Radio Unfree USA

The RIAA and their various associates (musicFIRST? whatever…) would have us believe AM-FM radio is piracy. This quote from the post on Wired’s blog sums it up nicely:

“The argument boils down to this: Radio is making billions off the backs of recording artists and their labels; and the recording artists gain invaluable exposure because they’re on the radio, so royalties should not have to be paid.”

Been awhile since I was in a biology class, but I’m pretty sure that’s close to the definition of symbiosis.

A note on radio station ownership in the US for those not aware. I don’t know the exact stats but something like 4 companies control most of the stations in the country (ever noticed on long drives that there’s always a “MIX”, “X” and some station with a one syllable dude’s name? The fruits of too few owners of media outlets, my friends). And in case you haven’t noticed, that’s done a lot in terms of limited genres and artists now heard over the airwaves (Thank God for The Current here in MSP, though I do still pine for REV105 on occassion and still drop in online to good ol’ KGSR down in Austin, TX).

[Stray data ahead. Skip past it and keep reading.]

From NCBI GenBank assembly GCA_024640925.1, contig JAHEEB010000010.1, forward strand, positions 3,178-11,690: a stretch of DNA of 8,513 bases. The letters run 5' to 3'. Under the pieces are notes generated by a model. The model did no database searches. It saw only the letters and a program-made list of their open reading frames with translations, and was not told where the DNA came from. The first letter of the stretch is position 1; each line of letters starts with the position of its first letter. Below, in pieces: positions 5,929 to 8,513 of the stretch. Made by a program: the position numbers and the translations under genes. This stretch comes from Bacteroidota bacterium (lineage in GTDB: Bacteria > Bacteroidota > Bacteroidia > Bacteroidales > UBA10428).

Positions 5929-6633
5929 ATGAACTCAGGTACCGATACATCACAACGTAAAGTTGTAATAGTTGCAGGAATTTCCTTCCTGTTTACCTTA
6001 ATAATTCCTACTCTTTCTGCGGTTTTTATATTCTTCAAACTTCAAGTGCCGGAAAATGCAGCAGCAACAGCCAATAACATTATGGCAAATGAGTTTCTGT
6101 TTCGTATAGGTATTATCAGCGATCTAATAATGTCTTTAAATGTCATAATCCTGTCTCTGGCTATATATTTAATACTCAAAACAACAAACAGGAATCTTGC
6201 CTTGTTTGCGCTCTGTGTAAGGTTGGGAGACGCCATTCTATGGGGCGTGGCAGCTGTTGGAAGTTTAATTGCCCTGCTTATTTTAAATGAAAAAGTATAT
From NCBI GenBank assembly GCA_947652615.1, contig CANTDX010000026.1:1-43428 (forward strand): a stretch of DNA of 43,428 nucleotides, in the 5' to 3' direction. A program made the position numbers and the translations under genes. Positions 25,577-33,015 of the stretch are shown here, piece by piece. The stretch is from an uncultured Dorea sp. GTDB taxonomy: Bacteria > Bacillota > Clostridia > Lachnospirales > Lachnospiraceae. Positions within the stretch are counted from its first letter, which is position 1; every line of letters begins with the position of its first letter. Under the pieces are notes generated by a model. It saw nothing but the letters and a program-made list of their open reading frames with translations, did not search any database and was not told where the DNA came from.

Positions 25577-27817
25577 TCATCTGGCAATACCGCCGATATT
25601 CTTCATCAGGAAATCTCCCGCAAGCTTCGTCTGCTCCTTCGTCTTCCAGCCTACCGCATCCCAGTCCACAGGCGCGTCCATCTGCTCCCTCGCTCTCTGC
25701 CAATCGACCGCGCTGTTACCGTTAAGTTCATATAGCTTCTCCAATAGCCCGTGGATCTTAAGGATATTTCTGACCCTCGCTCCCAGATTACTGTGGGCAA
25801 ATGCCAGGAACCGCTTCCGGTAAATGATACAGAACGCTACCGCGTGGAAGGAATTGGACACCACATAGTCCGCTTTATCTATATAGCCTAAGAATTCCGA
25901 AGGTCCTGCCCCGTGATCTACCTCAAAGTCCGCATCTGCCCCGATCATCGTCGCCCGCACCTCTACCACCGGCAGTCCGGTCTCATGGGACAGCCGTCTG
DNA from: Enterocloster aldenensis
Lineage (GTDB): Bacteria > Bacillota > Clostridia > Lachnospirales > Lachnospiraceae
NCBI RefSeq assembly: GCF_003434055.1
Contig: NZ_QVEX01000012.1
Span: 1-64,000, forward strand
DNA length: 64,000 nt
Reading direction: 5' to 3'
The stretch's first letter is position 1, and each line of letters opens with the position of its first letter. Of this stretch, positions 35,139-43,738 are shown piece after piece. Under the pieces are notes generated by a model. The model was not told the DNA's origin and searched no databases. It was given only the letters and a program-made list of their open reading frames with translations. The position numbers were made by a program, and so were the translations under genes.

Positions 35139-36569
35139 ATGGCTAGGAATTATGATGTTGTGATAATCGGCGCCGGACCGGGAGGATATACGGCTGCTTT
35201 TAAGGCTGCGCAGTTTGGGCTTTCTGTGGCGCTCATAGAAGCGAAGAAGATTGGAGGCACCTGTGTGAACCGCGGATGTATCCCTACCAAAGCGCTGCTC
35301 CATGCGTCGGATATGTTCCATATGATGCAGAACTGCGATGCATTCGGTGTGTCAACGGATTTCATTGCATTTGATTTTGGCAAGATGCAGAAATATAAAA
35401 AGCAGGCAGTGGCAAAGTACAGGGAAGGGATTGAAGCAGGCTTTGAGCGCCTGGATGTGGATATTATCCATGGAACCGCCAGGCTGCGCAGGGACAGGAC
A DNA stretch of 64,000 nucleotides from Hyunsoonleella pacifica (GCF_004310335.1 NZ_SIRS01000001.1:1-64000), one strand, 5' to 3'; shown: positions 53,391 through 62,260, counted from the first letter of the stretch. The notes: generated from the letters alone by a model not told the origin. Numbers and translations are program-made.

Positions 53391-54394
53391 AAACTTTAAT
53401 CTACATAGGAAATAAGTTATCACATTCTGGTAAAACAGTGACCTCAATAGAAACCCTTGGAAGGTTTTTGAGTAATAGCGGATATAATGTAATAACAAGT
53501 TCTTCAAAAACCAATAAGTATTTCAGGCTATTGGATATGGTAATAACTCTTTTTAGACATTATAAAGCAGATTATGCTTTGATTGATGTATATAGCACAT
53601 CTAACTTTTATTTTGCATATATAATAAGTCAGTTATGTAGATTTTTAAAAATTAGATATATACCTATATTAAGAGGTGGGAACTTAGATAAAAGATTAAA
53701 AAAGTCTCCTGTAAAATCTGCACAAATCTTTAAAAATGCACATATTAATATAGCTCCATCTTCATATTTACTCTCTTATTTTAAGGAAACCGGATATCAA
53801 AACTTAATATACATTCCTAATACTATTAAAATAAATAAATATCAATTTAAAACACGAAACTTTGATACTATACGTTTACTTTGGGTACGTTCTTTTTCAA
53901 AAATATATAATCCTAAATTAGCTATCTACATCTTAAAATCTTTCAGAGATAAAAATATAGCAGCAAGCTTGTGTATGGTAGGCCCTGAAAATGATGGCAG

So we’re talking about whether or not the relatively limited number of artists – and the labels that represent them – that receive the majority of airplay on commercial radio are compensated enough for their music. What do you think?

Separate but related – just finished a book called “The Pirate’s Dilemma: How Youth Culture is Reinventing Capitalism.” It’s an interesting look at how “punk capitalism” and “the hip hop generation” are making major corporations (and industry groups for that matter) determine if piracy empowered by digital technology is just a new form of competition. Good and fast read.

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Filed under books, digital distribution, entertainment industry, monetizing media, RIAA

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